Anne Frank’s stepsister brings her uplifting story of hope and survival to Hartford
By Judie Jacobson
HARTFORD – In Feburary of 1940, Eva Geiringer was nine years old and living a good life in her native Vienna when the rising tide of antisemitism forced her family to uproot their lives and resettle in Amsterdam. It was there Eva’s family met the family of Otto Frank, who had relocated to the city after fleeing their home in Germany. Eva became friends with one of the Franks’ two daughters – Anne.
As the Holocaust intensified, both families were forced into hiding…only to be discovered and imprisoned in concentration camp. Only Eva and her mother, whom she called “Mutti,” survived, as did Otto Frank. Eva’s father and brother were killed, as was Otto Frank’s wife and two daughters. Otto Frank and Eva and Mutti (whose real name was Fritzi) were reunited. Eventually, Otto and Fritzi married.
Today, Eva Geiringer Schloss who lives in Europe with her husband Zvi Schloss, is a peace activist, international speaker, teacher and humanitarian.
Schloss will tell her compelling story on Sunday evening, Oct. 28 at the Klein Memorial Auditorium in Bridgeport. Her talk is sponsored by Chabad of Fairfield.
She will also speak at a special event hosted by Chabad of Greater Hartford on Monday evening, Oct. 29 at The Bushnell Performing Arts Center in Hartford, following Chabad’s Annual Gala.
“While Eva’s story recalls a time of great darkness, it also reminds us of the power of hope and how we can each make a positive difference,” says Rabbi Yosef Wolvovksy of Chabad Jewish Center in Glastonbury, pointing out that Schloss’ talk coincides with the 80th anniversary of the infamous Kristallnacht – the Night of Broken Glass – that took place on Nov. 9, 1938.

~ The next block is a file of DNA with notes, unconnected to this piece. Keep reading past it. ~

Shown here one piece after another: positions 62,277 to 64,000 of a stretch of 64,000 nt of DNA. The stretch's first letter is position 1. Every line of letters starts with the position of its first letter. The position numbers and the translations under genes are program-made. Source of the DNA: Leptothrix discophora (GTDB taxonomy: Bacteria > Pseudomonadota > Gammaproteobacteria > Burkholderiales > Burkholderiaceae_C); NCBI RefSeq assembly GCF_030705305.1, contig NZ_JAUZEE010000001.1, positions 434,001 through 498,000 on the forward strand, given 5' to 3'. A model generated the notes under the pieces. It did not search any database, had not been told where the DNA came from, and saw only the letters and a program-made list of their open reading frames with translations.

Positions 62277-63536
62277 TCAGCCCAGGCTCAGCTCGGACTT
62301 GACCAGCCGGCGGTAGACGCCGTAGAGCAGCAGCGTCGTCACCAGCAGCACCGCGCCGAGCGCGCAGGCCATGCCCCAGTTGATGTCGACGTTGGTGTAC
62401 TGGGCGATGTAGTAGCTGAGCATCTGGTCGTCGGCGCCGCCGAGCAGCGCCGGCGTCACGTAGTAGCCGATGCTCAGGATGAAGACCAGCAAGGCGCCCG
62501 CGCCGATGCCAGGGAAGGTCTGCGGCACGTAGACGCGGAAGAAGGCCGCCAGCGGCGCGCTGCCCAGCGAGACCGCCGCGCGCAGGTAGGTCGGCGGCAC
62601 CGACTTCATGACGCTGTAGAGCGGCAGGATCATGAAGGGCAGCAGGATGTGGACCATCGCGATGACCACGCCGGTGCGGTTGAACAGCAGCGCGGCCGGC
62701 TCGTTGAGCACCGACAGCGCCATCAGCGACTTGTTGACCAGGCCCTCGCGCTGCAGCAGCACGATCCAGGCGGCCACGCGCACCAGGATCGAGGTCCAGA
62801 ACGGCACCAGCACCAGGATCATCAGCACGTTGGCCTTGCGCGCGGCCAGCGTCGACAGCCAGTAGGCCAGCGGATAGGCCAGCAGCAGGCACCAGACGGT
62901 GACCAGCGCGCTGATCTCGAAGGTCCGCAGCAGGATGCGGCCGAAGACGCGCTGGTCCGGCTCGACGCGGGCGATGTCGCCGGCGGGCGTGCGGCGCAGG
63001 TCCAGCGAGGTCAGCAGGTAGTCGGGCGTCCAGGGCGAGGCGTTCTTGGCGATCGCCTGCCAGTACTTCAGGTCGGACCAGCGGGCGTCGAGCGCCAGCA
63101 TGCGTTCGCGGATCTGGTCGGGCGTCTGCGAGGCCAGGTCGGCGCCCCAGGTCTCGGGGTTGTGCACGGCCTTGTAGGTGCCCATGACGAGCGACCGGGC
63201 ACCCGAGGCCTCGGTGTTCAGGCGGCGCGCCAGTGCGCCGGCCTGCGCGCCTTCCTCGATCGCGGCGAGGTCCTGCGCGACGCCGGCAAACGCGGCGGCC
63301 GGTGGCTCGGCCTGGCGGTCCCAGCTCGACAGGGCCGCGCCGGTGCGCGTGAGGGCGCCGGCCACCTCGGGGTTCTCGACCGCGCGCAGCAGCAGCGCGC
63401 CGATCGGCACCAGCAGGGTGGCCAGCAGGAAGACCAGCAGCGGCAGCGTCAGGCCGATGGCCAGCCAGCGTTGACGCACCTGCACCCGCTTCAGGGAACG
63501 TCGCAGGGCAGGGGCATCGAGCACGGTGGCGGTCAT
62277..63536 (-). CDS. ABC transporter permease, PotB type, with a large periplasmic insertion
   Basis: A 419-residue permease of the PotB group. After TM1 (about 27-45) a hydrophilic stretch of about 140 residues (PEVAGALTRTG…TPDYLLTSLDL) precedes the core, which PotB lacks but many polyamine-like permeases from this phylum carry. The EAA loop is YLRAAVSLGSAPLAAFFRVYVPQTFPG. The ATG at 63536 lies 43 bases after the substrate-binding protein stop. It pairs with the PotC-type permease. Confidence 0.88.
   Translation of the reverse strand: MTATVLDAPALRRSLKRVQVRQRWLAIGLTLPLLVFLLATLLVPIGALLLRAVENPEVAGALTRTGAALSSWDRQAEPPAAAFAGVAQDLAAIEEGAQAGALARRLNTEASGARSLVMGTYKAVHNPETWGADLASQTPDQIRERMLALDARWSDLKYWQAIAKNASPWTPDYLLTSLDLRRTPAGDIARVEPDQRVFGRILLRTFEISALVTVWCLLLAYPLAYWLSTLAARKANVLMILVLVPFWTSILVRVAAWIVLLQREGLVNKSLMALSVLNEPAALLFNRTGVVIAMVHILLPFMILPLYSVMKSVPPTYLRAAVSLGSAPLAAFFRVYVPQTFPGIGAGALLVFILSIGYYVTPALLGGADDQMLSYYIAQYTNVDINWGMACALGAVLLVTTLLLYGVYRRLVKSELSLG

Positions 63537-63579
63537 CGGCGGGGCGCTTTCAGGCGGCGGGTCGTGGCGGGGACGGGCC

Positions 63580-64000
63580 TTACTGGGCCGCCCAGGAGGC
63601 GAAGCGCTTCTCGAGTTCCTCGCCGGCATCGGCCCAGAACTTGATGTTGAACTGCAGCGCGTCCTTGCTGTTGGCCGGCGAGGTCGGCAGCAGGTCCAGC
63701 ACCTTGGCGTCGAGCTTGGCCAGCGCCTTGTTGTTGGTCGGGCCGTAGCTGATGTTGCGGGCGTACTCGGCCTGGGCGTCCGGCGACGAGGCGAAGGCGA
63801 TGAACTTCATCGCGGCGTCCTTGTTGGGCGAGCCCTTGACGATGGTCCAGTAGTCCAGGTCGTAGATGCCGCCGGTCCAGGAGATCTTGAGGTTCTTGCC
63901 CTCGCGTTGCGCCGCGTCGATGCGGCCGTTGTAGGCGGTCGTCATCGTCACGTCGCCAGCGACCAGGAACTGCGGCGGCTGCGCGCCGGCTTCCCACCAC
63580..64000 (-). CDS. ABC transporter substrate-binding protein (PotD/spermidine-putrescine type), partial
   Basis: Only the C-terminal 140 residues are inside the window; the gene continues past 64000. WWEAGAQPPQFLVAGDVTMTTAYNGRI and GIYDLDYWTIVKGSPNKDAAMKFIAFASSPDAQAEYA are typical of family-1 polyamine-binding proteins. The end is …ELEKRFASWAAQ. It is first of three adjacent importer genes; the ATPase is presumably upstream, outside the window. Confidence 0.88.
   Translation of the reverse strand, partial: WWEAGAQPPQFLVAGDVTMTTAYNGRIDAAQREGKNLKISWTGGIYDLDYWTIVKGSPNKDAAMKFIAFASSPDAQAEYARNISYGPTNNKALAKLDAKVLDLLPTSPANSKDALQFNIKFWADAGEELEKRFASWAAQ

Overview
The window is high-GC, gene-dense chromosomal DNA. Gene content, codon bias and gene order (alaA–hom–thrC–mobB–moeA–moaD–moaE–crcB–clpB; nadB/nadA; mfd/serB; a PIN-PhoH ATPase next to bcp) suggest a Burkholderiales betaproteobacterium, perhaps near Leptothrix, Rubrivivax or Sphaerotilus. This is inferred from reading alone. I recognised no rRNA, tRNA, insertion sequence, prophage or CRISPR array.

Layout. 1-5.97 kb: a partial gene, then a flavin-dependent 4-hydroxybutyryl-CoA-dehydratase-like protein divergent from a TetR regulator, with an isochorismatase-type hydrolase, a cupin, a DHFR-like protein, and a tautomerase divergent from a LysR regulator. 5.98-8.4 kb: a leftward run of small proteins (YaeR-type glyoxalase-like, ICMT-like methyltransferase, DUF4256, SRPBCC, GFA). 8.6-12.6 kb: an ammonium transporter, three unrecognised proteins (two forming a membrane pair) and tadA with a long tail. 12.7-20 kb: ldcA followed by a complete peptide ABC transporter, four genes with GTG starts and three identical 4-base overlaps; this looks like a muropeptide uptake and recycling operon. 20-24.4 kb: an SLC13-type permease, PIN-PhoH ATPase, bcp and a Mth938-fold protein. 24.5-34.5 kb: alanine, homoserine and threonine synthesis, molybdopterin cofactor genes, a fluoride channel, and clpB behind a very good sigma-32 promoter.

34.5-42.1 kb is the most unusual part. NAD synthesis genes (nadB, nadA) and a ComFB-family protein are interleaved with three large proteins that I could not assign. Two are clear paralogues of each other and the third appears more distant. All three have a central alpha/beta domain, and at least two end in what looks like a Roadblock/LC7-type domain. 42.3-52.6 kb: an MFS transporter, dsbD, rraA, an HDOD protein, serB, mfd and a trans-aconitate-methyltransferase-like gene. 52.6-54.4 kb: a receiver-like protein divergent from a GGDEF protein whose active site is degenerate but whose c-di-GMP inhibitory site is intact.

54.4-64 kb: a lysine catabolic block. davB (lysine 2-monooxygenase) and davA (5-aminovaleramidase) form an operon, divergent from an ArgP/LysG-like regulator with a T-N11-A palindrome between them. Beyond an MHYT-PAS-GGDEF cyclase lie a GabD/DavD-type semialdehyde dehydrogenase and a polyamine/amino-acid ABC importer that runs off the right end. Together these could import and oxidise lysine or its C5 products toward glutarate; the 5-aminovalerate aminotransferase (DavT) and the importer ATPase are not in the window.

The author of Eva’s Story: A Survivor’s Tale, Schloss travels the world sharing with audiences young and old the compelling story of surviving the Holocaust and rebuilding her life.
A recent New York Times documentary featuring Schloss’s involvement with a virtual Holocaust testimonial project, was among 10 Academy Award contenders in this year’s documentary short subject category.
“Eva is a courageous individual who works tirelessly to end the violence and bigotry that continues to plague our world,” says Rabbi Shlame Landa of Chabad of Fairfield.
Schloss spoke about her family’s relationship with the Franks and her experience in the Holocaust and its aftermath in her book, which includes an interview conducted in 2009. The following are excerpts of that interview.
Q: In early 1934, the Otto Frank family left Germany and moved into a home on the Merwedeplein in Amsterdam. Did you meet the Frank family when you moved there?
A: We arrived in Amsterdam in February 1940. We had our own apartment [on the Merwedeplein, the newly developed South Amsterdam neighborhood that had become a magnet for German-Jewish refugees], and we were together again as a family.
Anne Frank and I knew each other for about two-and-a-half years on the Merwedeplein. She was just month younger than I was. We saw each other every day after school because the children of the neighborhood would play together outside on the street. But Anne was more advanced and sophisticated than I was. She was quite a talker, and she liked telling her stories and being the center of attention. I was more shy at that time. Anne loved parties and she liked having a boyfriend; in fact, she was quite a flirt.
Q: Many Amsterdam Jews had gone into hiding by July 1942. The Franks and the van Pelses had eight people hiding together. But you and Mutti were separated from [your brother] Heinz and [your father] Pappy?